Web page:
Studying and training to become a doctor is one of the most challenging, emotional and rewarding paths you can choose to take in life. After years of dedicated studying, combined with the rigorous process of applying to medical schools and the highs (and lows) of preparing for and taking your exams, you can finally see the light at the end of the tunnel. But before you get to become a fully-fledged, practicing doctor, there are still some hurdles to pass. One of these hurdles is the years you spend in clinical rotations.
The clinical years of your career are undoubtedly thrilling. You will get real-life, first-hand experience of being a doctor, moving between specialties as you learn more about what interests and excites you. Clinical rotations are also equally effective in showing you which specialities you don’t enjoy or feel connected to.
However, the clinical years also still form a key part of your medical education. After a full day of work, you will still be expected to further your studies and prepare for more exams. It can be an exceptionally challenging time and the pressure to perform well while working and maintaining your pace of learning can feel extremely stressful and overwhelming.
The good news is, you are not the first medical student to go through this especially challenging period of your medical career. There have been many medical students who have come before you, and many more who will follow. Here we have compiled some tips and advice to help you flourish and thrive as you take on your clinical rotations.
What should you do before a clinical rotation?
Preparation before starting your clinical rotations is key. Each service rotation will have its own set of time commitments. Speak to your peers or mentors for guidance around what to expect, especially to those who have taken the same rotations as you are scheduled to take.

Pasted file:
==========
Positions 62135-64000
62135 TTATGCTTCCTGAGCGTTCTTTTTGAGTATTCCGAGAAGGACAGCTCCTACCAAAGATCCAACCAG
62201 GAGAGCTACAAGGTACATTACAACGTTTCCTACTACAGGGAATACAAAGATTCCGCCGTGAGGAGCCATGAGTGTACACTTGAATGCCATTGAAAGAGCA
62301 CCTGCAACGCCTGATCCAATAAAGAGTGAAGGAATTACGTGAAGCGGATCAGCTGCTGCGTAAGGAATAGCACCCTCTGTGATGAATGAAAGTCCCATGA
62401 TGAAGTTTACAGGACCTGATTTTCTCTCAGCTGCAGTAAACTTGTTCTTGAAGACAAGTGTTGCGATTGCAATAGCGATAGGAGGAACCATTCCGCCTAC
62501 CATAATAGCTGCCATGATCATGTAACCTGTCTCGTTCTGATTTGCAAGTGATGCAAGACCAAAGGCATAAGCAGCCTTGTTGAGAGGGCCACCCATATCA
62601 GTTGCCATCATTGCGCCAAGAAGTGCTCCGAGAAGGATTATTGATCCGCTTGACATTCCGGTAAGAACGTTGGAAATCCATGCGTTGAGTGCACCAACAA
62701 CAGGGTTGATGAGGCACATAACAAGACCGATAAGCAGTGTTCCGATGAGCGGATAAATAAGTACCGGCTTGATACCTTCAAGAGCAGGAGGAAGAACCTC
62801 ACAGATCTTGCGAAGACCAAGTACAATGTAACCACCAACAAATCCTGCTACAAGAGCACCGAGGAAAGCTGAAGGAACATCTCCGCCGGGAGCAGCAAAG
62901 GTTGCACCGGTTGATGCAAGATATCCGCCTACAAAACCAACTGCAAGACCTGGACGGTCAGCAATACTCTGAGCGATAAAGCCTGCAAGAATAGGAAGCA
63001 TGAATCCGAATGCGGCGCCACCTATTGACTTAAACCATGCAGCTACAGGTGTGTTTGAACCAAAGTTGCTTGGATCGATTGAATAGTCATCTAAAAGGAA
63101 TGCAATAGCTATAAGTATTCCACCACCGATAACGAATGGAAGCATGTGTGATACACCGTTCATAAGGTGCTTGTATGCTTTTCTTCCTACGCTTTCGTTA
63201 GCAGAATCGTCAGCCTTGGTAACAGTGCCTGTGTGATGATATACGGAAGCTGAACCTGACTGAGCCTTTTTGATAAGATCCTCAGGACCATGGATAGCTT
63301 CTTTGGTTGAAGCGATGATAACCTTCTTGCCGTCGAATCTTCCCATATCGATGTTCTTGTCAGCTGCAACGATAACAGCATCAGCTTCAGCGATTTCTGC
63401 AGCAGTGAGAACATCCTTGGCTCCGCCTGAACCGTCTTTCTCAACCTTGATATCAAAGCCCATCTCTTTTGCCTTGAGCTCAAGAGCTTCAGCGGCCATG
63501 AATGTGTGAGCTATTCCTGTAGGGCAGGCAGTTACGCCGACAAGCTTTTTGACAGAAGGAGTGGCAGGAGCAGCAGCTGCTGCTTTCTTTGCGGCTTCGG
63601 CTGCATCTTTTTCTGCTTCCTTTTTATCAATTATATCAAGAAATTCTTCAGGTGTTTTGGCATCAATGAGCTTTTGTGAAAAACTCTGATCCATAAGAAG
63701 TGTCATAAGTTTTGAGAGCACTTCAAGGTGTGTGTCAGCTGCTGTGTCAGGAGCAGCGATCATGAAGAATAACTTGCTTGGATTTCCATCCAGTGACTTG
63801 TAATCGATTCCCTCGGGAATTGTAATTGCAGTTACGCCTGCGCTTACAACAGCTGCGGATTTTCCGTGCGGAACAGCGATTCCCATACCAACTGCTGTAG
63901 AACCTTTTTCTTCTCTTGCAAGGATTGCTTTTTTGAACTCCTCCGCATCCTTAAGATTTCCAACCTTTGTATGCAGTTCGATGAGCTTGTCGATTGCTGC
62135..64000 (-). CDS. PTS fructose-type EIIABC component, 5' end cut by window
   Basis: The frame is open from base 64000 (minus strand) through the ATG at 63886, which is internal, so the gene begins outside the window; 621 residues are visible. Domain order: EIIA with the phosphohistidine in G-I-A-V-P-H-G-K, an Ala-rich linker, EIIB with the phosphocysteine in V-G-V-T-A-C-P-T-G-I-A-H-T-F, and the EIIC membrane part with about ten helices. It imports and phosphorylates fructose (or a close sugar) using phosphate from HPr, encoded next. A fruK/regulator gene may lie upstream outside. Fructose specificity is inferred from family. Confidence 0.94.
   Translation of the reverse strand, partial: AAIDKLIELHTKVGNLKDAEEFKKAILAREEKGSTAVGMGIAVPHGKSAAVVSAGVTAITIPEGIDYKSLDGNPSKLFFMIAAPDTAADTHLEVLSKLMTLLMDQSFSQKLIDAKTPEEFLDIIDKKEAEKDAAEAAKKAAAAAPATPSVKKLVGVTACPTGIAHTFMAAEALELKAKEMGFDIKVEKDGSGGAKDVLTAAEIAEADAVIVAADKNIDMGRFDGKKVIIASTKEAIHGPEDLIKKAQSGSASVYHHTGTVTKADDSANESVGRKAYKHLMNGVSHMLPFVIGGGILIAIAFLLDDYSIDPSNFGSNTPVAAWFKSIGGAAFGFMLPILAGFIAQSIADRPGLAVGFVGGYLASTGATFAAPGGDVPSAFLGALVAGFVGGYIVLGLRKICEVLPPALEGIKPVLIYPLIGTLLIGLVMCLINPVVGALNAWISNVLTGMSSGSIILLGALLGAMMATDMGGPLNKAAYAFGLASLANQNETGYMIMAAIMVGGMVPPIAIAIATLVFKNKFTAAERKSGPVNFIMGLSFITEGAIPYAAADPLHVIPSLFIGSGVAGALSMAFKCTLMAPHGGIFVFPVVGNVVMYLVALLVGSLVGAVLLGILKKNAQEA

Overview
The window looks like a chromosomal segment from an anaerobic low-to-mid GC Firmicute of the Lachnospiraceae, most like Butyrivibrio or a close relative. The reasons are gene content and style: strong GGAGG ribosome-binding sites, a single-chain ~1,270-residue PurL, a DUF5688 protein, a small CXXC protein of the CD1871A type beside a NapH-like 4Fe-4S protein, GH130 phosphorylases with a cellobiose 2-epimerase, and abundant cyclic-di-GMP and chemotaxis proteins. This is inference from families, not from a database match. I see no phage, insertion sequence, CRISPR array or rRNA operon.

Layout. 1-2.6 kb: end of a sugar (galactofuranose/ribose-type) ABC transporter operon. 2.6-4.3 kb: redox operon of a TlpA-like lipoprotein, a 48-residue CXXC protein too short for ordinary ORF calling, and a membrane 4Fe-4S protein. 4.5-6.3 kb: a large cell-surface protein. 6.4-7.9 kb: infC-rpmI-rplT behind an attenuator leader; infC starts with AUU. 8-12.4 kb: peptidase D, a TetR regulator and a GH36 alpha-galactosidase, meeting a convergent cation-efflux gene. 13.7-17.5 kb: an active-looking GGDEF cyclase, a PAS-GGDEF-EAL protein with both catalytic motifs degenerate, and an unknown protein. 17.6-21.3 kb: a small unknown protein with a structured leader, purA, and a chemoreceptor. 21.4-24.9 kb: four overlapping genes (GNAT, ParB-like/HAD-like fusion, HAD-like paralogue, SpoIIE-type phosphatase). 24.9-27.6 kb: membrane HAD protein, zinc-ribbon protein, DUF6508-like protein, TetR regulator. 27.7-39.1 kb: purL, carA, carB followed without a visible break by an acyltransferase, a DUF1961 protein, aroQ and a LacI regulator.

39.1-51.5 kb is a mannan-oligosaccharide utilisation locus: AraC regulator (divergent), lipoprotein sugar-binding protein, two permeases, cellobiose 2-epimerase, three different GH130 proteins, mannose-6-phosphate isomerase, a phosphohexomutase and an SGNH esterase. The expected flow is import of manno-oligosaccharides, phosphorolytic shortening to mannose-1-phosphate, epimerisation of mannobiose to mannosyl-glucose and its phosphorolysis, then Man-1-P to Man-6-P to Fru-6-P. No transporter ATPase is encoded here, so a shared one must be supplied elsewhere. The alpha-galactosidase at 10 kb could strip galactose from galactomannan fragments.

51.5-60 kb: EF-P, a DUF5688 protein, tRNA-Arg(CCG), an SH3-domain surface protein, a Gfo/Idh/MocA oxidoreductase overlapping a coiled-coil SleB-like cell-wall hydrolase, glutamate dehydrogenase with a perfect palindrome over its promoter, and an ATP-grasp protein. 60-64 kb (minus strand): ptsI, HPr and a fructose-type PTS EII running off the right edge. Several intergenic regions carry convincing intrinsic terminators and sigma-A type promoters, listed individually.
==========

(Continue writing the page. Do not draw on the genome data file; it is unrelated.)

Their advice will be invaluable — they can fill you in on what your attendings are like and how they prefer to work, plus helpful housekeeping hints like where to find certain information, where the cafeteria is, which car parking spots are the quietest, and which members of staff are the friendliest and most helpful. Little hints like these might seem trivial but on your first day on rotation, they will help to keep your experience streamlined and more stress-free.
Your peers can also give you some insights into the most common illnesses or injuries they came across, and which cases they found particularly challenging! You will never be 100% prepared for every situation, but don’t forget that you’ve already come a long way and have a lot of knowledge at your disposal.
How to find time to study during your rotation?
If you’ve reached the point of clinical rotations, you’ve already shown that you are equipped with the necessary skills to organize your time and study. Yes, these skills will be tested as you combine full workdays with study time, but the right attitude and great preparation will get you far.
Many rotations have supporting recommended study texts. Plan ahead and stock up on the resources you will need so that when you have time to study, you have everything you need to hand. Try to make time for studying every day, even if it’s just a little bit at a time. You can use your breaks to read a key chapter from your books or prepare flashcards for times when you feel less motivated or are short on time.
Remember that your schedule shouldn’t just be working on your rotation and then studying. You must make time to sleep when you can so that your drive and capacity for learning stays strong and energized.